Onward we go!
Prop 20 – “Sentencing, Parole, DNA Collection”
In short, this aims to undo certain previous propositions and bills and convert certain misdemeanors into a category that allows for them to be optionally charged as felonies, force DNA collection for some of these types of crimes (including Shoplifting, because… ?), and make it harder to get parole for certain other non-violent offenses. It also cuts the access to rehabilitative programs.
The upshot? More punitive, costlier, and less restorative. Who wins? Prison guards and prison suppliers, certainly. Guess who is the biggest donor?
This is a step back. There may be tweaks that need to be made, but this is a serious overreach and step backwards. I would vote NO.
Prop 23 – “Dialysis Clinics”
I’ll be straight with you – kidney dialysis is a nightmare in the USA. Two or three private companies essentially own the market, and treat it like a market, squeezing every penny out of people while providing the most minimal service. Safety, care, and health is not their #1 concern. Profit is. The USA’s ranking worldwide for dialysis care is abysmal. It’s a perfect representation of the profit driven healthcare system in the USA that the GOP loves so much.
This proposition, however, does very little to address the above, adds a costly requirement that will not improve patient care, and may well just be a spiteful thing to get back at an industry that is actively union busting (again, the industry is terrible).
What little in the bill is good ought to be legislated. I would vote NO.
Prop 21 – “Local Rent Control”
Rent control is a tricky affair. I do not, however, buy into the argument that it dampens to any great effect new construction. (Also the same people who argue that rent control is bad and landlords should be able to charge whatever they want also argue that Prop 8 limiting their property tax increases is a good thing). And this proposition doesn’t impose rent control, it modifies the current law to allow rent control to be enacted by local governments on a greater subset of housing (while also still “protecting” new construction). So it leaves the choice in the hands of the communities, who can enact it if they think it’s worthwhile, or remove or not do so if they don’t.
I’d prefer this to be a legislative path, but on the whole I would vote YES.
Prop 24 – “Consumer Personal Information”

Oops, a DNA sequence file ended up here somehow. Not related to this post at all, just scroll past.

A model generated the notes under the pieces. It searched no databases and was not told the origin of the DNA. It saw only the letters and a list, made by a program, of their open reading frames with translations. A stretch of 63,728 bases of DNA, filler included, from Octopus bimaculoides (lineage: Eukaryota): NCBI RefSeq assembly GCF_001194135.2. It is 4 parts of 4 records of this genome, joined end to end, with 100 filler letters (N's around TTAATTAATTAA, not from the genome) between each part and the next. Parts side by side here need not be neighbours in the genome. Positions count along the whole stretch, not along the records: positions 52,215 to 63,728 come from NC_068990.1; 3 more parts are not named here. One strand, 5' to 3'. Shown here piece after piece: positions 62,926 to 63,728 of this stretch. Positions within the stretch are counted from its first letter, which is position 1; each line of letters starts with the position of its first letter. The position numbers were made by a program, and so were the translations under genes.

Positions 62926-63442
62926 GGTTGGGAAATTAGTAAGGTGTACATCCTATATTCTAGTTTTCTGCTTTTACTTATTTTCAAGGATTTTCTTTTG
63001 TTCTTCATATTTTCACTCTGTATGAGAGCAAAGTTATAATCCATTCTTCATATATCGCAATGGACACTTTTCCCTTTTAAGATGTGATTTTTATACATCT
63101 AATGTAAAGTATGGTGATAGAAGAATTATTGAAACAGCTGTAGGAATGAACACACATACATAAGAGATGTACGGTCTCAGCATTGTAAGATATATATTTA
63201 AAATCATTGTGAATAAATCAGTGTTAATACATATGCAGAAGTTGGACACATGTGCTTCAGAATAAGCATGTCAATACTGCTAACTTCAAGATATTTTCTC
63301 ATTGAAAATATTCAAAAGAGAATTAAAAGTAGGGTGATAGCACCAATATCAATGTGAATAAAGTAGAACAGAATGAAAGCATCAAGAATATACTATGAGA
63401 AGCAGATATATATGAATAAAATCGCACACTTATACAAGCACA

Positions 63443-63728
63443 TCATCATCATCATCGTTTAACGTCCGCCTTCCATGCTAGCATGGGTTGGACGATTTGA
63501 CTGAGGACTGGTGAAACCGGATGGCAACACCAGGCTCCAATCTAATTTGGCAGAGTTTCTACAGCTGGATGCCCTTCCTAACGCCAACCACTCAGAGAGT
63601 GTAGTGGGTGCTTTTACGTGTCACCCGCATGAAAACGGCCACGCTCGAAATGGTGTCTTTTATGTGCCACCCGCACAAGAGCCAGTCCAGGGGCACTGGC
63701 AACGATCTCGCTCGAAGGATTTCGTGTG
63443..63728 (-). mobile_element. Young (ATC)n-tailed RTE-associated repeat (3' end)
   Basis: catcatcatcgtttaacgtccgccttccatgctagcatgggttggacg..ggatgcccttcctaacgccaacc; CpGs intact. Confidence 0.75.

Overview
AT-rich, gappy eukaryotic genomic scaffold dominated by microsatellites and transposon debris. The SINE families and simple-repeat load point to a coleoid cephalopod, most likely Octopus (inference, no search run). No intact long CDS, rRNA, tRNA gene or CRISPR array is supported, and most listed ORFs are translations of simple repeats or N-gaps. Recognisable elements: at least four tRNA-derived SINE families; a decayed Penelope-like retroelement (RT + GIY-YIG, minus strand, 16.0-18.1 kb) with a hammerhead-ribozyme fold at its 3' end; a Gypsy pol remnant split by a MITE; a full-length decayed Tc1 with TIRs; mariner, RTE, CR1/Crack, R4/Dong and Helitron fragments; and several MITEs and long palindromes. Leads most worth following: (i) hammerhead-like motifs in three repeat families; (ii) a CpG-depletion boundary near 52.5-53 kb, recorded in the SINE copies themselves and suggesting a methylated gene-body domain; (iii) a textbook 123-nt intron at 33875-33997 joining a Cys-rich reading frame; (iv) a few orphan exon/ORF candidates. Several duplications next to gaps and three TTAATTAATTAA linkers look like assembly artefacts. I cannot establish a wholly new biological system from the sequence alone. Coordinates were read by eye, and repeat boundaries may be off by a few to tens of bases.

I am absolutely in favour of greater protections against sharing of our personal and private information, and right now our attention, information, and more is a bonanza for all sorts of companies who monetize it in dozens of ways and, more insidiously, use it to micro-target us for siloed, specialized, and potentially deleterious content and advertising to hook us even further. It needs to be reigned in.
But this initiative is both opposed by the ACLU, and given a non-committal from the EFF, two organizations I have trust in when it comes to this kind of thing. It’s also attempting to modify recent legislation which, as I’ve mentioned before, means it would only be amendable in the future by another ballot initiative.
So while I admire the stated aim, it doesn’t appear to be well written and the right path for it. I would vote NO.
Prop 19 – “Property Tax Transfers”
Hmmm. On the one hand, this appears to plug a loophole in the current law where an inherited property could have it’s current value (and thus property tax) grandfathered in even if that property isn’t used as the inheritor’s primary residence. It also seems to allow for more lenient transfer of current property values for those over 55 or disabled moving to a new area of the State. But it also locks in most of the increased revenue to a wildfire protection fund, which, while seriously needed right now creates inflexibility for where the money could best be used.
I’m not sure this is the right vehicle for this. I’d need to noodle on it more, but for the moment I’m leaning no.
Prop 16 – “Repeal Affirmative Action Amendment”
This aims to repeal prop 209 from 1996, that prohibits discrimination or preferential treatment in public employment, education, or contracting. So 209 banned programs that could aid marginalized or disadvantaged people (while also not really preventing discrimination on the other end, since it was and is already prohibited by state and federal law, and the 14th amendment – so really it was only about prohibiting aid).
This doesn’t force creating any programs, only removing the prohibition against them. Such programs need to be designed well, and need to be tweaked as things move along, and even sunsetted when their time is over. All things they can do under this, providing the latitude to dismantle the self-perpetuating barriers. I would vote YES.
Prop 14 – “Stem Cell Research”
Sell bonds to support stem cell research. This has been done before with prop 71. But the landscape and options for funding right now are different then back then. On the whole, while I’m fine with bonds and raising money for research, this doesn’t strike me as a good one right now. I’m leaning no.
State and Federal Elections
This is an election that is about competence. This is an election about inclusion. This is an election against corruption, graft, and profiteering.
My aim is always to stride for a world that works for everyone, with no one left out. I seek a society where an honest day’s work earns an honest day’s pay. I stand for a society that is just, equitable, peaceful, and verdant.
For all that, the Democratic party is the one that more closely aligns with those values, and I would totally vote for them all the way downticket.
This one I can’t share much about, for it’s very specific to where you are. But please do your research (I would use my aims noted above) and vote carefully. 75% of what affects your everyday life is affected by what happens locally. Don’t just focus on the sexy and skip over these. Your vote is your power. Exercise it.